There are weeks when an idea catches my attention and my Musing is written on Sunday, then edited and hopefully improved until it is time to publish on Thursday. Many of those Musings tend to write themselves—I’m passionate about something that I want to share with you.
Then there are more stressful weeks when I write and delete my writing, when I try a little of this and a little of that. On Thursday, panic sets in because I don’t like anything I have. Those Thursdays are not very enjoyable.
So, I was feeling quite relaxed when, last week, a phrase in a book caught my eye and words spilled onto my page, sharing my response to those oft-spoken and oft-written words. Then, Wednesday, January 7, 2021, happened. And while I would still like to share my planned Musing with you, I don’t think that my mind or yours is actually interested in it right now.
What took place in our nation’s capital yesterday was unprecedented in some ways and a continuation of history in others. I cannot share my thoughts with you because they are in a jumble. I do not know what I think. Not only do I not have clarity, but I don’t know where to turn for basic facts. I can read this new site’s agenda or that newspaper’s slant, this pundit’s ideas and that talking head’s points, but I do not know where the unembellished information is so that I can come to my own conclusions.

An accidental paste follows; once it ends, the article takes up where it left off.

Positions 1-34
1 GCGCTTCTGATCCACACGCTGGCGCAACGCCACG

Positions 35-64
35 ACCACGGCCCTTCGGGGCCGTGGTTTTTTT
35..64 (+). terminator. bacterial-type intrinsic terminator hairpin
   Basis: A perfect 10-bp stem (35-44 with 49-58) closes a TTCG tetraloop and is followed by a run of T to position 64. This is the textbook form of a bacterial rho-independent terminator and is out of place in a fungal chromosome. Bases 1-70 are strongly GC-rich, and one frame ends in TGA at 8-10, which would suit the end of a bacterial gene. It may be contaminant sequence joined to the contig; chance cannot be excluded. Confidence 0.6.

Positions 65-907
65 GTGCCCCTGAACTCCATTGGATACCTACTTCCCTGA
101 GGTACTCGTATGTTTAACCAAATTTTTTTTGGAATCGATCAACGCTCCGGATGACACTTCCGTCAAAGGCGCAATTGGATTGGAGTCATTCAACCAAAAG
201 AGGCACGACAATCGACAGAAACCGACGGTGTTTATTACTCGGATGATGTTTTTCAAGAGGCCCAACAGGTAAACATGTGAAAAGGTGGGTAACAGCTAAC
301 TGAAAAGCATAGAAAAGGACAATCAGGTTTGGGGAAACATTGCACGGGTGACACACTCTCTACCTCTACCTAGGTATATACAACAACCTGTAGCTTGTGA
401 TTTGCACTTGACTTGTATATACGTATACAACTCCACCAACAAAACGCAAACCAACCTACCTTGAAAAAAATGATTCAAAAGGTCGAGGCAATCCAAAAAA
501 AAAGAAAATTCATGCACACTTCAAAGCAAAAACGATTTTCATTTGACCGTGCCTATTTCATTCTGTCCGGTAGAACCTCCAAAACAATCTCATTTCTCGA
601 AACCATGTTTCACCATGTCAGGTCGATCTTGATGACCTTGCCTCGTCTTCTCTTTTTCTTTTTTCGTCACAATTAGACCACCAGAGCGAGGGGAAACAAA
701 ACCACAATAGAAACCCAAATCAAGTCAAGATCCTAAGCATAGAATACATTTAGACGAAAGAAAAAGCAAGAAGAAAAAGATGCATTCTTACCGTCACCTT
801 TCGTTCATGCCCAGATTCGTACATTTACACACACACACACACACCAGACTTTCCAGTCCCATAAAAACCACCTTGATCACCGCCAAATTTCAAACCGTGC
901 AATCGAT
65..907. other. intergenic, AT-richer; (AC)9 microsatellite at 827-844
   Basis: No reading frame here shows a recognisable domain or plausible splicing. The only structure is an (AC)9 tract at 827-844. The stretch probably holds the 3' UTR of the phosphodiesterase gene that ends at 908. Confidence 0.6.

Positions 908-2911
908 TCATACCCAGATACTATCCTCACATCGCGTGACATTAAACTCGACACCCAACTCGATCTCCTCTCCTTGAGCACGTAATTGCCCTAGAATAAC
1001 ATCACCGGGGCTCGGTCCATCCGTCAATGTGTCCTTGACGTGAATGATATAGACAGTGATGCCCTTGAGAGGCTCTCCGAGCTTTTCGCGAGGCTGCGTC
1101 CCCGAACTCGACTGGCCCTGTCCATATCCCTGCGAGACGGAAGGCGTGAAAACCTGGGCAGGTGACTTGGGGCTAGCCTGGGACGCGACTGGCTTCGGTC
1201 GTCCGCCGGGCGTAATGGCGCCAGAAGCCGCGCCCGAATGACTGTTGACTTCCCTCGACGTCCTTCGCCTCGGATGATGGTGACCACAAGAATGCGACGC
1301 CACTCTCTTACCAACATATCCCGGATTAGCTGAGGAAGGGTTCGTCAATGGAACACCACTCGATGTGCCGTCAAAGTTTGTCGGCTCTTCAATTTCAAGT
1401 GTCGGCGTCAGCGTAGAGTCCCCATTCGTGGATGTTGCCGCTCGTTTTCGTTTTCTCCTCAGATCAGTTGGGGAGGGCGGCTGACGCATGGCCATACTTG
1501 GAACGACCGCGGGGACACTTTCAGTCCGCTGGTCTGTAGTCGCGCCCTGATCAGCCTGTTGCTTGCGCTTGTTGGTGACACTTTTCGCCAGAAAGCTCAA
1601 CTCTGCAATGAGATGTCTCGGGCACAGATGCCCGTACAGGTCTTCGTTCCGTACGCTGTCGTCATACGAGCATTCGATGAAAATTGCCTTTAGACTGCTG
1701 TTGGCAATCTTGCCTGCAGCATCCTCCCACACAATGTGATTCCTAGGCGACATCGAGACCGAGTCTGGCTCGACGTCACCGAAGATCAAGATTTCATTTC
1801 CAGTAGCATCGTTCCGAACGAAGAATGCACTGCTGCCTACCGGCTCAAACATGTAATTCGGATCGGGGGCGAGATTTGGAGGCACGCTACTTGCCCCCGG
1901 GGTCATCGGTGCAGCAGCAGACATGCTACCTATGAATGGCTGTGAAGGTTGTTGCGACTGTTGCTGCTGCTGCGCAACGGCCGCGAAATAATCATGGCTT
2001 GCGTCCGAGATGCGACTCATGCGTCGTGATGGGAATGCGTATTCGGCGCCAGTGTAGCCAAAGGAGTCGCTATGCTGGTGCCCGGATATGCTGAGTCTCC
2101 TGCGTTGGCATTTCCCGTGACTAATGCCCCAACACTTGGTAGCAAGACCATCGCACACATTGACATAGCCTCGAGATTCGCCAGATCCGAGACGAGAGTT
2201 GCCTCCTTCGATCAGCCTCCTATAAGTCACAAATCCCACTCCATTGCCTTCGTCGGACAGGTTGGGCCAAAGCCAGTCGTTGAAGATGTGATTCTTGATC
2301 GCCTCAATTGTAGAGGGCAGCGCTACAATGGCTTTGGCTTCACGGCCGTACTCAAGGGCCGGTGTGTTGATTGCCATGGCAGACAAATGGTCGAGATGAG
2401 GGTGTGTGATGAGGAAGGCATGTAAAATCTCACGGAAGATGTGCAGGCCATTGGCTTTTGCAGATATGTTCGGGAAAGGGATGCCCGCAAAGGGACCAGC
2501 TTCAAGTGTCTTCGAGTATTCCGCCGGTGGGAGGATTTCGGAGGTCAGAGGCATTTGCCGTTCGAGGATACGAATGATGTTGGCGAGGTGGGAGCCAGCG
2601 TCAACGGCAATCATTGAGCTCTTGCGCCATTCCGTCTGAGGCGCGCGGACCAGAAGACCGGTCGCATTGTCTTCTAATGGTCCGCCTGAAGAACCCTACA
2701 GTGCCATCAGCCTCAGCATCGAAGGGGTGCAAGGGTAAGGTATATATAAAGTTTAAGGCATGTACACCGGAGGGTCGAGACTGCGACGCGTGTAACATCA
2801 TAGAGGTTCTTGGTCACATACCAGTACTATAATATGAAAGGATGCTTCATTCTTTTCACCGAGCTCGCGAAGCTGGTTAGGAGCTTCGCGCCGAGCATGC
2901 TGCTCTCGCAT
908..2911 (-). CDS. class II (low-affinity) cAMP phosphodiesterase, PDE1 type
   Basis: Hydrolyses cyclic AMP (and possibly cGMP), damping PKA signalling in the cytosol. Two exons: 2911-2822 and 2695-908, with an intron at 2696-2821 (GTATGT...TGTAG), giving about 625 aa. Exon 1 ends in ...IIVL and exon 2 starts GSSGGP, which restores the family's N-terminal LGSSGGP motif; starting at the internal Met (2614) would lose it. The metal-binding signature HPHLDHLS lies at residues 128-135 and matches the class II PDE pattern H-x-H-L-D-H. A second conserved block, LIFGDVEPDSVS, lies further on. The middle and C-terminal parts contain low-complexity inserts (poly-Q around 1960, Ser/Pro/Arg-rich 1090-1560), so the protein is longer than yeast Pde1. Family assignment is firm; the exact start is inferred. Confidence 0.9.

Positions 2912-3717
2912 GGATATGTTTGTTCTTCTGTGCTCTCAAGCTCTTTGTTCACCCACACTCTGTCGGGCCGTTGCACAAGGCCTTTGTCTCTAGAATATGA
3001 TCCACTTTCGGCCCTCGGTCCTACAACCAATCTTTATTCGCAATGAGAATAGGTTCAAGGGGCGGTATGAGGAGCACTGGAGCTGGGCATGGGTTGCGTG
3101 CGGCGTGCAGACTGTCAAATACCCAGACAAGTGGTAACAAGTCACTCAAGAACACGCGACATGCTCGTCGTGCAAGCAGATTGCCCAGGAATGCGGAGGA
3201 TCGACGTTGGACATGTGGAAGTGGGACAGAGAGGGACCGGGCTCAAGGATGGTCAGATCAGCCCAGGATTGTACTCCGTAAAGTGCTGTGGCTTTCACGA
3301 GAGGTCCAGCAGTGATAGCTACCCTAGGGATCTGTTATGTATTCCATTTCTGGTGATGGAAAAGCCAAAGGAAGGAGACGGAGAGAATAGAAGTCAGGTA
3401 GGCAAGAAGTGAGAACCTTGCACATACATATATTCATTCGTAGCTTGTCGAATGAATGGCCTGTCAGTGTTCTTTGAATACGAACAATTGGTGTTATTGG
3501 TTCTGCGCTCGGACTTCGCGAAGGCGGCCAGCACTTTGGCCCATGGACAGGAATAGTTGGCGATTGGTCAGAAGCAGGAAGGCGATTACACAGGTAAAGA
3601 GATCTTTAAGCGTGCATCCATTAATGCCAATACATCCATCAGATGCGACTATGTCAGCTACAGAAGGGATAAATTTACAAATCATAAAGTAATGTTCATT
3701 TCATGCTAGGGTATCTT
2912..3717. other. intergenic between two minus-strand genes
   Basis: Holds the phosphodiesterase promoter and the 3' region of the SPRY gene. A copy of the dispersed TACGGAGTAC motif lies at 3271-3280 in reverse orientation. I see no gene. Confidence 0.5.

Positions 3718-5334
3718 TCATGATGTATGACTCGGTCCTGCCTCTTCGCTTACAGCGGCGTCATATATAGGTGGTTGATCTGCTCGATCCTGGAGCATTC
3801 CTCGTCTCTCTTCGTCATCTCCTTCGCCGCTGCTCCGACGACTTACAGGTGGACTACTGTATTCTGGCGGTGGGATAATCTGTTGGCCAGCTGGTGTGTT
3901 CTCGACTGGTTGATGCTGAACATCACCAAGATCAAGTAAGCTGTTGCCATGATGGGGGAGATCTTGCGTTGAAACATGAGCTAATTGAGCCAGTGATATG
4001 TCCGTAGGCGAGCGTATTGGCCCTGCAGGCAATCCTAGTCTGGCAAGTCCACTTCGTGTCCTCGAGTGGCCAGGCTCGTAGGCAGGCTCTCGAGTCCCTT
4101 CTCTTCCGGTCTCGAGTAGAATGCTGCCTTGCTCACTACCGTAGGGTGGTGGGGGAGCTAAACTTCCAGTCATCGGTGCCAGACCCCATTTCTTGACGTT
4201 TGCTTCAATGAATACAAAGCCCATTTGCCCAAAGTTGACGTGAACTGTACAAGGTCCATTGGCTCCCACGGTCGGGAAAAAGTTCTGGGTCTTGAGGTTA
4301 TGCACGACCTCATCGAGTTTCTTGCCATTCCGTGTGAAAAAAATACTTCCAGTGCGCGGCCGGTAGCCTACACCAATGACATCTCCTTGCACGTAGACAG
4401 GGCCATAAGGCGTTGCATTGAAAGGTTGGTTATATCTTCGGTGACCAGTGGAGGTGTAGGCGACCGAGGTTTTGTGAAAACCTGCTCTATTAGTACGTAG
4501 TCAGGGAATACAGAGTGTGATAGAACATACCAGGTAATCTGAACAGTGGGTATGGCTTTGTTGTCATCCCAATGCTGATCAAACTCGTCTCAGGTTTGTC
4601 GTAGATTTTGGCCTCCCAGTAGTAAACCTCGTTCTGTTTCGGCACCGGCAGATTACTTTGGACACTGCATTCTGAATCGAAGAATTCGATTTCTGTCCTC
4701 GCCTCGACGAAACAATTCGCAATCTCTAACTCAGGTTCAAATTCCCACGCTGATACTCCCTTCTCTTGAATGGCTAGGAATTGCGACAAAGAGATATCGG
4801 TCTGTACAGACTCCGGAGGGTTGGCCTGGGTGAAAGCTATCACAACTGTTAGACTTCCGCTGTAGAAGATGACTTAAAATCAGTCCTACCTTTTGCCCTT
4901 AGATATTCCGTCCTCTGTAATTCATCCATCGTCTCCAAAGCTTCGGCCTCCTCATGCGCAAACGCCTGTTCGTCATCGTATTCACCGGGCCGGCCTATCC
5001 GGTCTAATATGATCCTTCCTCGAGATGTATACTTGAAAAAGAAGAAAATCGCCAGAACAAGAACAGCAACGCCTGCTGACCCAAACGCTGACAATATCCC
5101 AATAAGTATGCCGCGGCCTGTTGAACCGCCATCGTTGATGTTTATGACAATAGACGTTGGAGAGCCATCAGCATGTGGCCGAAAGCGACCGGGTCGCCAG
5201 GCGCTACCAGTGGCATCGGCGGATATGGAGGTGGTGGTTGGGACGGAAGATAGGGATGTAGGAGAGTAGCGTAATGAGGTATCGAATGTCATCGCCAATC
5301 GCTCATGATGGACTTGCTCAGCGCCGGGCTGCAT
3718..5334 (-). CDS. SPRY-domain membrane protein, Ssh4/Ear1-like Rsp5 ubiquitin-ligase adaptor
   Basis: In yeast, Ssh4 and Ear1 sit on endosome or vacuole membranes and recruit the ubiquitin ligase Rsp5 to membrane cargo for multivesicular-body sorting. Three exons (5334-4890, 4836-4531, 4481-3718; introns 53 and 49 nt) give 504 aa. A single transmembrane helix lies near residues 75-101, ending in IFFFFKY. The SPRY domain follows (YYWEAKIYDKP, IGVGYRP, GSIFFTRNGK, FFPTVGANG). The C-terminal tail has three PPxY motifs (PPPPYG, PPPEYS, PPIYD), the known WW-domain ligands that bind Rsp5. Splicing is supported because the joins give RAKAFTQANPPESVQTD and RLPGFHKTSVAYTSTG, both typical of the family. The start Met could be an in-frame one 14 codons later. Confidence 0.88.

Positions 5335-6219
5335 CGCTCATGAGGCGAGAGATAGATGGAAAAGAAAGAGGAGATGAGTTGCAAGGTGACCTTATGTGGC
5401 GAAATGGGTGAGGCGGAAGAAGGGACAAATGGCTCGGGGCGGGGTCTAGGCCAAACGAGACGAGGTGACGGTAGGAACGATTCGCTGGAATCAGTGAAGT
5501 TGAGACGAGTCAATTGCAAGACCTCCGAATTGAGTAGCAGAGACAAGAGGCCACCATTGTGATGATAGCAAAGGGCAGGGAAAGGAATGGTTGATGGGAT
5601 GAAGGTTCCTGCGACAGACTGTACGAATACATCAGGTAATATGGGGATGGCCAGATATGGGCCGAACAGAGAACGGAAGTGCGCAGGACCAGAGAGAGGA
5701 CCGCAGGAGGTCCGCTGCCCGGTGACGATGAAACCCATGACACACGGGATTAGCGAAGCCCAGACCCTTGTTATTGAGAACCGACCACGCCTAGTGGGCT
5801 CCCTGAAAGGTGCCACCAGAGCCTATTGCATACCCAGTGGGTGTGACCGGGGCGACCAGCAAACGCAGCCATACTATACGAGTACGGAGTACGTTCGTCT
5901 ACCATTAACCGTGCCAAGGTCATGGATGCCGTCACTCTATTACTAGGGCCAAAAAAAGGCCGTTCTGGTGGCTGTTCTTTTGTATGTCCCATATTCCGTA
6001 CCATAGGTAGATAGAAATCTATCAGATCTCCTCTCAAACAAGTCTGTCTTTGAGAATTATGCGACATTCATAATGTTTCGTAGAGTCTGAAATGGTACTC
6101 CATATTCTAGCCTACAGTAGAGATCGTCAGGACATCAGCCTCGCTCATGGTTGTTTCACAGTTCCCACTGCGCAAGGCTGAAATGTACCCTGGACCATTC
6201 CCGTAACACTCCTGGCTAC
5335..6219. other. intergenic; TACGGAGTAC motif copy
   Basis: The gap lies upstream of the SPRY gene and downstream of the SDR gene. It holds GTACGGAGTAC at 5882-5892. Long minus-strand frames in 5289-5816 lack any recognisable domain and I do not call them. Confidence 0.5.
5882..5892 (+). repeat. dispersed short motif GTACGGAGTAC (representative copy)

I don’t watch the nightly news and I do not listen to the radio or internet continually through my day. Air time has to be filled and that means that people talk even when they have nothing to say. It doesn’t work for a reporter to suggest that you check back in a few hours when they may have more to report on a situation. Instead, they blather on.
I don’t want to do the equivalent of that. I know that over breakfast, when I read yet another accolade to Richard Nixon for conceding an election in order not to “trigger a constitutional crisis” I was annoyed. Today that election in 1960 is generally acknowledged as having been fraudulently won by the Kennedy campaign, Had Mr. Nixon pushed back at that point, it is very possible that the country would have been spared both the assassination of President Kennedy as well as Watergate, two events that roiled the nation and set it on a different course. As I see it, whether the future president’s acceptance of the fraud helped or hurt the country is up for debate.
A few hours after my breakfast, I watched unanticipated events unfold in Washington, DC. Until I know more, I have nothing to say.
Many events are out of our control.
Let’s take charge of the parts of our life that we can affect.
CHART YOUR COURSE: 52 WEEKLY JOURNALING CHALLENGES WITH RABBI DANIEL AND SUSAN LAPIN